Pre-K Curriculum Quality: What Is It and Why Does It Matter?

A Q&A with expert Dr. Jeanne Reid of Teachers College
Blog Post
April 25, 2022

As pre-K programs across the country continue to expand, more attention is being paid to exactly what content children should be taught to adequately prepare them for the grades that follow. Recently, the National Academies of Sciences announced that it will convene a committee of experts to make recommendations for creating a new vision of high-quality pre-K curriculum for children ages three through five.

To learn more about pre-K curriculum quality, we interviewed Jeanne Reid, a Research Scientist at the National Center for Children and Families at Teachers College, Columbia University. Dr. Reid has been funded by the Bill and Melinda Gates Foundation, in collaboration with EdSolutions, the education consulting firm, to support the Foundation’s work on pre-K curriculum. We interviewed Dr. Reid by email in April 2022 to learn more. The interview has been lightly edited for length and clarity.

Why is it important to use high-quality curricula in pre-K classrooms?

As evidence of the effectiveness of pre-K programs has accumulated, many states and districts across the country have been expanding their pre-K programs while trying to increase the quality of their programs. Empirical research has supported these efforts by identifying the components of pre-K programs that are most important. The use of an evidenced-based curriculum has been found to be one of the key elements in programs that successfully promote children’s learning.

What makes a pre-K curriculum high-quality?

We know that a pre-K curriculum, or a set of curricula, needs to address the whole child, i.e., the inter-related domains of early learning and development: physical and motor, cognitive, social and emotional, language and literacy, and approaches to learning. Curriculum should also be aligned with each state’s early learning standards, which articulate what children should know and be able to do after a year in pre-K in each of these five domains (although some states label their domains differently). Most states also require that a pre-K curriculum be grounded in our knowledge of child development and have evidence of effectiveness in promoting children’s learning. But other questions about curriculum content and pedagogies generate more debate. For example, should pre-K curricula focus on a single domain or skill area, or should they be “comprehensive” in their approach to children’s learning? What does it mean for a curriculum to be “play-based,” and is that compatible with teacher-led instruction? What does it mean for a curriculum to be “culturally responsive” and “anti-bias,” and can pre-K curricula be “equitable” without them? These are unsettled questions in the early education field.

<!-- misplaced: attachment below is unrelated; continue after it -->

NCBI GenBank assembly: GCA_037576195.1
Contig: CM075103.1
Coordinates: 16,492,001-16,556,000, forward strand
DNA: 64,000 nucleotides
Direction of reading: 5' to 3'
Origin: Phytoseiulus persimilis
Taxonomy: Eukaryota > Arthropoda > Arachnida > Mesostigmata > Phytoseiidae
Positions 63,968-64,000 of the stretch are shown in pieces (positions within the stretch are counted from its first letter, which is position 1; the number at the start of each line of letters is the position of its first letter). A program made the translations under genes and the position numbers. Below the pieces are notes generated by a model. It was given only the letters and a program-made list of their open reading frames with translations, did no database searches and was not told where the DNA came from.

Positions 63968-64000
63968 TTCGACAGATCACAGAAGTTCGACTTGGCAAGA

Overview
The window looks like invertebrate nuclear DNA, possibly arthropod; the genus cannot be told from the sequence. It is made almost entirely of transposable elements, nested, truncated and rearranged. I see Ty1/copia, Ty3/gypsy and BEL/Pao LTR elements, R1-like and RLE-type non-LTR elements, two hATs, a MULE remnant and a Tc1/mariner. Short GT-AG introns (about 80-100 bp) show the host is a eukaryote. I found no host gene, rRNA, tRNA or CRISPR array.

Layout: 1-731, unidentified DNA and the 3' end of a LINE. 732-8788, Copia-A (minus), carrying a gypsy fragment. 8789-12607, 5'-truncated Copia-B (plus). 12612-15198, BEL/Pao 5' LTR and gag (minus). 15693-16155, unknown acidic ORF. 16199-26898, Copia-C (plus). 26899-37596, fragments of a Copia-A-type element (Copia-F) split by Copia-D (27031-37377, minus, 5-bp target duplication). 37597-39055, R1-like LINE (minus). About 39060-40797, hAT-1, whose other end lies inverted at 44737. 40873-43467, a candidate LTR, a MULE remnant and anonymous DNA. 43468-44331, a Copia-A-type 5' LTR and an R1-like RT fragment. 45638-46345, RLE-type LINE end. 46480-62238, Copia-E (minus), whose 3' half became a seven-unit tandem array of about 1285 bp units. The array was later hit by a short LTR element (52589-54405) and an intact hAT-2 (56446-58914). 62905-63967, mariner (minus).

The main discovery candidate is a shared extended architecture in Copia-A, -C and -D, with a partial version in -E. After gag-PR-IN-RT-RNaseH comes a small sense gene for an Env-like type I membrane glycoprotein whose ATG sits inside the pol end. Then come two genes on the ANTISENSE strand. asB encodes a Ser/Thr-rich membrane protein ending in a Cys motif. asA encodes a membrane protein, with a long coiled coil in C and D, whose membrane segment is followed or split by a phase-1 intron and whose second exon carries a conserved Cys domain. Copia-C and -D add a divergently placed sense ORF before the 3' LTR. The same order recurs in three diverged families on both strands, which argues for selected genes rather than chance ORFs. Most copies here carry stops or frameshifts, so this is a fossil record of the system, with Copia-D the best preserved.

What is the current state of pre-K curricula use across the country?

Most, if not all, states require that pre-K programs use a curriculum. Almost half of the states review available curricula to produce a list of those that are either recommended or required for use in each state’s pre-K programs. Many states allow programs to create their own curriculum, though this approach usually requires some state approval. So, just about every state-funded pre-K program is probably using a curriculum of some kind, although what “using” means varies widely. Some programs are committed to careful implementation of a curriculum that has been thoughtfully chosen, while others might purchase a curriculum, but not really use it as intended. Studies of curriculum “fidelity” show that curriculum implementation varies widely across programs and classrooms.